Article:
Common menu bar links

World Heritage: Canada

Nova Scotia

Partial view of the Old Town Lunenburg.
Painting by Bernard Pelletier.
© Parks Canada, Bernard Pelletier

Old Town Lunenburg, where all streets are straight and all corners square, is the best surviving example of a British colonial policy of creating new settlements by imposing a pre-designed "model town" plan on whatever tract of wilderness it was the King's pleasure to colonize. At least 21 North American settlements, from Cornwall and Niagara-on-the-Lake in Ontario to Savannah, Georgia, and Philadelphia, Pennsylvania, benefited from this policy. But none has survived in such pristine condition as the little south-coast Nova Scotia town of Lunenburg.

The settlement was created in June 1753 as a home for 1,453 mostly German-speaking Protestant German, Swiss and Montbéliardian French colonists. The townsite, true to then-current convention, consisted of seven north-south streets, 48 feet wide (with the exception of King Street, which is 80 feet), intersected at right angles by nine east-west streets, each 40 feet wide, creating blocks that were further divided into 14 lots of 40 by 60 feet each. Each family received one town lot. The London-based Board of Trade and Plantations developed the plans without regard to local topography, which is why Lunenburg’s streets are never less than straight but sometimes dizzyingly steep.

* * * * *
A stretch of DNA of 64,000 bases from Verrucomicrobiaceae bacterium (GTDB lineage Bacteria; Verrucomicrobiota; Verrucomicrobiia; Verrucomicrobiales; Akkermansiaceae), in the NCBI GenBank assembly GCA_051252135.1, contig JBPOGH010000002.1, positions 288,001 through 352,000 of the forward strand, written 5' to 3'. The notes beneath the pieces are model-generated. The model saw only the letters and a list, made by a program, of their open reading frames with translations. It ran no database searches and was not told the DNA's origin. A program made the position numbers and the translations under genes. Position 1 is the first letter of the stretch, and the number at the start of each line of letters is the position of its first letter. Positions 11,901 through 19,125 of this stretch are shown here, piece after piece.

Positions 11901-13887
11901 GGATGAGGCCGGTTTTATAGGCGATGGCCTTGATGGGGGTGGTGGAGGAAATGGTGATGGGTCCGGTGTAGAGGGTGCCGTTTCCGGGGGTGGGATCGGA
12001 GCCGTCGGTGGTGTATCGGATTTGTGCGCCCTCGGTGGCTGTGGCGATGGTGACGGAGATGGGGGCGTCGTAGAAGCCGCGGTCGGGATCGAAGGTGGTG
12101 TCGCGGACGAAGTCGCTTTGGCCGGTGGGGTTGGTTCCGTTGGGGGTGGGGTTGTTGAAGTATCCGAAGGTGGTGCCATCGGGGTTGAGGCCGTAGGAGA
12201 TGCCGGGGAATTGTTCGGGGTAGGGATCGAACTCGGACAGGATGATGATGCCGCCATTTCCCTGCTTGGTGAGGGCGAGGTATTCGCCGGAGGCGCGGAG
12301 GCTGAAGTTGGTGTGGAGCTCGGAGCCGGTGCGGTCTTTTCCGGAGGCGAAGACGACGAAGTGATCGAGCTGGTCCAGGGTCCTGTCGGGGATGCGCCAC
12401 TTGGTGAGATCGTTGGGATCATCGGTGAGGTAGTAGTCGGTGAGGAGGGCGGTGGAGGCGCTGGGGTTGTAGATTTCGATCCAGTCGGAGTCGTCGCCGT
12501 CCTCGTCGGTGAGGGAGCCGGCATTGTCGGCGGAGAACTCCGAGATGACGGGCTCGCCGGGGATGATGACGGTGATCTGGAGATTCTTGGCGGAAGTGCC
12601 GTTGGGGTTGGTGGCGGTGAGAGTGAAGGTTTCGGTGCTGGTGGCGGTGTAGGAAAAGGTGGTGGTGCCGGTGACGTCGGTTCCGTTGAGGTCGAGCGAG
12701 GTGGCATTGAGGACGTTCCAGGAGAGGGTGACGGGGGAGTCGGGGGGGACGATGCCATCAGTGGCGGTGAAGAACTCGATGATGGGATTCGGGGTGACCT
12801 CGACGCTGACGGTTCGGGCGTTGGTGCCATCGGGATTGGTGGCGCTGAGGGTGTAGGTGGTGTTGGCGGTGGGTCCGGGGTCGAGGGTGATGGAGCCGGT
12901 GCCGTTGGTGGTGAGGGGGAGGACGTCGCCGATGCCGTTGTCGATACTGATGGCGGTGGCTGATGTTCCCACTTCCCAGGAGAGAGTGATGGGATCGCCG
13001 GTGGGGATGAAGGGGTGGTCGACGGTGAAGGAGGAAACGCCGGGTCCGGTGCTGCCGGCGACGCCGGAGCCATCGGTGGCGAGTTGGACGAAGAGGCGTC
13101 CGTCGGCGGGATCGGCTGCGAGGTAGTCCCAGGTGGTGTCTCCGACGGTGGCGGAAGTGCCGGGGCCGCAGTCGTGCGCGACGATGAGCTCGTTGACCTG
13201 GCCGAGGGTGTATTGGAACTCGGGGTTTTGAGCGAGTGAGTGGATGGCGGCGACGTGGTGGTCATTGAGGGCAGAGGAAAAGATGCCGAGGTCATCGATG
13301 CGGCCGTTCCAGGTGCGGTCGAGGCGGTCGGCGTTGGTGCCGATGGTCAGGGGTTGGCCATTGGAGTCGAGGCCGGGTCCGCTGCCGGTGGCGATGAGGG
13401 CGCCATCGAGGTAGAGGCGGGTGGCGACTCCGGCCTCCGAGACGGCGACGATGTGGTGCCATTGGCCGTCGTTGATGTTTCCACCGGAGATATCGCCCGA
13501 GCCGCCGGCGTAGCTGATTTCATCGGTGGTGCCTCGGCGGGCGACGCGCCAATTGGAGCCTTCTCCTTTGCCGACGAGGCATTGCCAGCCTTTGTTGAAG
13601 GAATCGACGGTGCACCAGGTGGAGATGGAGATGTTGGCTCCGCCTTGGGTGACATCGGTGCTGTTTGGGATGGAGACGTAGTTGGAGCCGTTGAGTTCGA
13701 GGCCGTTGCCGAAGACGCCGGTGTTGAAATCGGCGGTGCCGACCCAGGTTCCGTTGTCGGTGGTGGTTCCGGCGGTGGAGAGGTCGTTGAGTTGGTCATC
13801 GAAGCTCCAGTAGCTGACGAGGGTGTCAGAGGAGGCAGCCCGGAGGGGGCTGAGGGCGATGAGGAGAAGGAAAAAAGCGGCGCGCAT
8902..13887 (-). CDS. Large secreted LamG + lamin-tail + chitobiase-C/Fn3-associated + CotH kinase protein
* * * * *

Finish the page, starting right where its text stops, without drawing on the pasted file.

There are some 400 major buildings within the old town, 70 percent of them from the 18th and 19th centuries, almost all of them wood, and many colourfully painted.

More information

Town of Lunenburg Web site:
Explore Lunenburg - History and Architecture

World Heritage Centre Web site:
World Heritage - Old Town Lunenburg

More Images

Picture of Old Town Lunenburg
Old Town Lunenburg
© Parks Canada J.P. Jérôme
Picture of blacksmiths shop of Thomas Walters & Sons.
Thomas Walters & Sons, Blacksmiths
© Parks Canada, Chris Reardone
Picture of a typical house of the Old Town Lunenburg.
58 Hopson Street, Old Town
© Parks Canada, Chris Reardone
Picture of the shop where dories are still being built.
The Dory shop
© Parks Canada, Chris Reardone